Supreme Court Requires Warrant for Cellphone Information

06.25.18

In Carpenter v. United States, 585 U.S. (June 22, 2018), the U.S. Supreme Court held for the first time that the Fourth Amendment requires police to obtain a warrant backed by probable cause to acquire cellphone location information possessed by third parties.

In 2011, four men were arrested for a series of robberies. One confessed the suspects had conducted the robberies over four months and identified 15 accomplices. He supplied the FBI with their cell phone numbers. The FBI reviewed his call records to identify numbers that he had called around the time of the robberies. With this information, prosecutors sought orders under the Stored Communications Act (SCA) to obtain cell phone records for Timothy Carpenter. The SCA permits the disclosure of certain telephone records when an official "offers specific and articulable facts showing that there are reasonable grounds to believe" that the records sought "are relevant and material to an ongoing criminal investigation." 18 U.S.C. § 2703(d). Carpenter's cellphone providers turned over four months of records showing the location of his phone. He was charged with 12 counts of robbery and carrying a firearm during a federal crime of violence. He moved to suppress the cell location records, arguing they were obtained without a warrant supported by probable cause.

The Supreme Court explained the information sought by prosecutors - personal location information maintained by third parties - did not fit into its previous decisions. The Court had held long-term remote tracking by a GPS device attached to a vehicle by officers impinged on the driver's expectation of privacy and so constituted a search under the Fourth Amendment. See United States v. Jones, 132 S.Ct. 945 (2012). However, a separate line of cases provided that a person had no expectation of privacy in information shared voluntarily with third parties and allowed government officials to obtain such information without triggering the protections of the Fourth Amendment. These cases dealt with bank records and pen registers, devices that recorded outgoing calls on landline phones, maintained by telephone companies.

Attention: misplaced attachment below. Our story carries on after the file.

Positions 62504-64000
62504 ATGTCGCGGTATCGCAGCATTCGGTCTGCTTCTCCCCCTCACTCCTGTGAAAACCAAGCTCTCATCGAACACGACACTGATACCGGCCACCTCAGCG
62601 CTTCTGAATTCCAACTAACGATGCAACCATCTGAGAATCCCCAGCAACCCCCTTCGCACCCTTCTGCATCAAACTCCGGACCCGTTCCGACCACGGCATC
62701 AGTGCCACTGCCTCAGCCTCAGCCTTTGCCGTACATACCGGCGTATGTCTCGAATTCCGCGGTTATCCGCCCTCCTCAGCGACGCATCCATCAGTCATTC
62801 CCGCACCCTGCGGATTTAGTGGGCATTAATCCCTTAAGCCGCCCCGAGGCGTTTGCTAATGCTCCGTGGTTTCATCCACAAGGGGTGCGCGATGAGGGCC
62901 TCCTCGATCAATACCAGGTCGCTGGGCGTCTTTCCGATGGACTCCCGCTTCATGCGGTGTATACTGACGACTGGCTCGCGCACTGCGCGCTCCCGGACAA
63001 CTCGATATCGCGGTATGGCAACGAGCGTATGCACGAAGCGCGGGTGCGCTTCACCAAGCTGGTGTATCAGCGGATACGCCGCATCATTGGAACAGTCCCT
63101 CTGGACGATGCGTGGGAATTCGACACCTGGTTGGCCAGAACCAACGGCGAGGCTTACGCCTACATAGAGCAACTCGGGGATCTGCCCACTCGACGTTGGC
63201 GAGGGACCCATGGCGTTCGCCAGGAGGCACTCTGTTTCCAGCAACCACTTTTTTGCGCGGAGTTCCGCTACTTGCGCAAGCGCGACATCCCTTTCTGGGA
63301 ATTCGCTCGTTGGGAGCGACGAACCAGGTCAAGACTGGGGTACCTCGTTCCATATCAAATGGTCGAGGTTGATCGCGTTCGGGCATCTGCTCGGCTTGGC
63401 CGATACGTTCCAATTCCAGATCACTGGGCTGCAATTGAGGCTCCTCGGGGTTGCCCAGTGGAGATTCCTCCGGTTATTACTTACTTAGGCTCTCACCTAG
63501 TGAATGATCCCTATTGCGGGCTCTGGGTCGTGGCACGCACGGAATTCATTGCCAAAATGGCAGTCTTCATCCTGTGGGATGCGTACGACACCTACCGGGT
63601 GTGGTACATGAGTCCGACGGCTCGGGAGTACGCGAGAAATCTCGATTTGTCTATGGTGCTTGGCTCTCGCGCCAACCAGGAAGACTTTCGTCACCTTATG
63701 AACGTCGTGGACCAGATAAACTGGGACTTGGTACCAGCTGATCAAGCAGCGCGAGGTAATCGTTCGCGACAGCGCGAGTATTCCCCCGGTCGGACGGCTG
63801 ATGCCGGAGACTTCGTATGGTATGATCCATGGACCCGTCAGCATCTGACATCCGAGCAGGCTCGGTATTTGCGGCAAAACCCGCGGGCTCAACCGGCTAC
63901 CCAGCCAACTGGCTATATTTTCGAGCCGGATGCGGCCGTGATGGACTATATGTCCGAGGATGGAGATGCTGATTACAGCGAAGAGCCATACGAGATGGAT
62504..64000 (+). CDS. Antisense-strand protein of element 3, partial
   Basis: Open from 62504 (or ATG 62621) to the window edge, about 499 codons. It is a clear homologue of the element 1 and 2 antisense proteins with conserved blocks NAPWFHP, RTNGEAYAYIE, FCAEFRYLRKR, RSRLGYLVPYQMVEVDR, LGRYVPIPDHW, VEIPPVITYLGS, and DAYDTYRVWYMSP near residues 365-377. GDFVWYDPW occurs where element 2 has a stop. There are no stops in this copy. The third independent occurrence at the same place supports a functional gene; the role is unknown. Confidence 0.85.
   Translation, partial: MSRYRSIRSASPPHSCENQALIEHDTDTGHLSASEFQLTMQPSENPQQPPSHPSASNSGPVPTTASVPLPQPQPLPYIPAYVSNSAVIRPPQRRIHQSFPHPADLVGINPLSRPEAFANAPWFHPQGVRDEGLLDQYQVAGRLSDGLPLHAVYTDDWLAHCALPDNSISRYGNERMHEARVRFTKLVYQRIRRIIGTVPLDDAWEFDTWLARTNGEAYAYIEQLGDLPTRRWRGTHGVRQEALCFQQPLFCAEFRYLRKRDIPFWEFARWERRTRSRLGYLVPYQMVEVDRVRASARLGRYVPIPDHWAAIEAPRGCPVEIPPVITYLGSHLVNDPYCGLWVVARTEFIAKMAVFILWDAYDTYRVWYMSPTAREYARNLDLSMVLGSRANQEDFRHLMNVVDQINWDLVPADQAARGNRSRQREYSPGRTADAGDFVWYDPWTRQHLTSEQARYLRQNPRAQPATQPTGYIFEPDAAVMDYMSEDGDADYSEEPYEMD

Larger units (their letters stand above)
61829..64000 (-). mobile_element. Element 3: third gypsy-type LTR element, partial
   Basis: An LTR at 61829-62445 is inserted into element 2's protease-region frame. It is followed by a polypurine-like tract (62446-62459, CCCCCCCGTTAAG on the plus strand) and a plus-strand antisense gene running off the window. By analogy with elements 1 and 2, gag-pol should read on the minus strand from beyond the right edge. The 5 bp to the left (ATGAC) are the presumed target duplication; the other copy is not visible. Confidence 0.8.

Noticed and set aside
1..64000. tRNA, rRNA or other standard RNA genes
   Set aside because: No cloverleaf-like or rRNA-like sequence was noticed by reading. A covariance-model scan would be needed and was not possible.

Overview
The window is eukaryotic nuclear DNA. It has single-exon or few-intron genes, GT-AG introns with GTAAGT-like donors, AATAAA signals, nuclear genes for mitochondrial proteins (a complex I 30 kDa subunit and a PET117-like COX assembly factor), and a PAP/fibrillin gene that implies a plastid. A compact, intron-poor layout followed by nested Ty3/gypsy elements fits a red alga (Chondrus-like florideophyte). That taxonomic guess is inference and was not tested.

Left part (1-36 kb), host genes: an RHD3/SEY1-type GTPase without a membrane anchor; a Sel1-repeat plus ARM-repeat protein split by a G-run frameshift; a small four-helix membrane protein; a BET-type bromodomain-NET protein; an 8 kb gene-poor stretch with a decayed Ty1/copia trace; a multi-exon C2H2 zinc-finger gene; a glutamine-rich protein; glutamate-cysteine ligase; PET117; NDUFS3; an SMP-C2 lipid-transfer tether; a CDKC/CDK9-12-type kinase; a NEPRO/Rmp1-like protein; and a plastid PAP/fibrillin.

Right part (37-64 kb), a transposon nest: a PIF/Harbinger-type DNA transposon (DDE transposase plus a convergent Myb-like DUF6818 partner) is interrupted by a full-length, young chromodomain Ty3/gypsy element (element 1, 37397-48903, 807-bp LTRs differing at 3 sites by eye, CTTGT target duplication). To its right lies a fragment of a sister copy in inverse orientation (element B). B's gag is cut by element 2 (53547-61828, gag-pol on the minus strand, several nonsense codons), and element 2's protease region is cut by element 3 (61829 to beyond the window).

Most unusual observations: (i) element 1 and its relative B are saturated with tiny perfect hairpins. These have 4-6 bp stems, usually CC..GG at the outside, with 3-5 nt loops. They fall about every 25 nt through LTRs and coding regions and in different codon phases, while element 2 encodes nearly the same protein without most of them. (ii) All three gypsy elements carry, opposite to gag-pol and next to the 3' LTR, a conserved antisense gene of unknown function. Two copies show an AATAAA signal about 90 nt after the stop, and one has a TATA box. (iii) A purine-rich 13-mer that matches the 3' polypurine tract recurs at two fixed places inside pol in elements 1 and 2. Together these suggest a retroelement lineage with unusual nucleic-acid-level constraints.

In this case, the Supreme Court noted the use of modern cellphones, which create a record of a person's movements, were similar to that of GPS tracking as "cell phone location information is detailed, encyclopedic, and effortlessly compiled." Similar to bank records and pen registers, cellphone location information is voluntarily provided to service providers. However, the Court noted "few could have imagined a society in which a phone goes wherever its owner goes, conveying to the wireless carrier not just dialed digits, but a detailed and comprehensive record of the person's movements." The Court held "that an individual maintains a legitimate expectation of privacy in the record of his physical movements as captured through" cell-site location information. It explained that "[m]apping a cell phone's location over the course of 127 days provides an all-encompassing record of the holder's whereabouts. As with GPS information, the time-stamped data provides an intimate window into a person's life, revealing not only his particular movements, but through them his...associations."

Comment: Law enforcement and other officials should immediately take note of this decision, which likely affects numerous ongoing criminal investigations throughout the country. While evidence obtained prior to the Carpenter decision would be unlikely to be suppressed under the "good faith" doctrine, all future attempts to obtain cellphone location data must be through a warrant.

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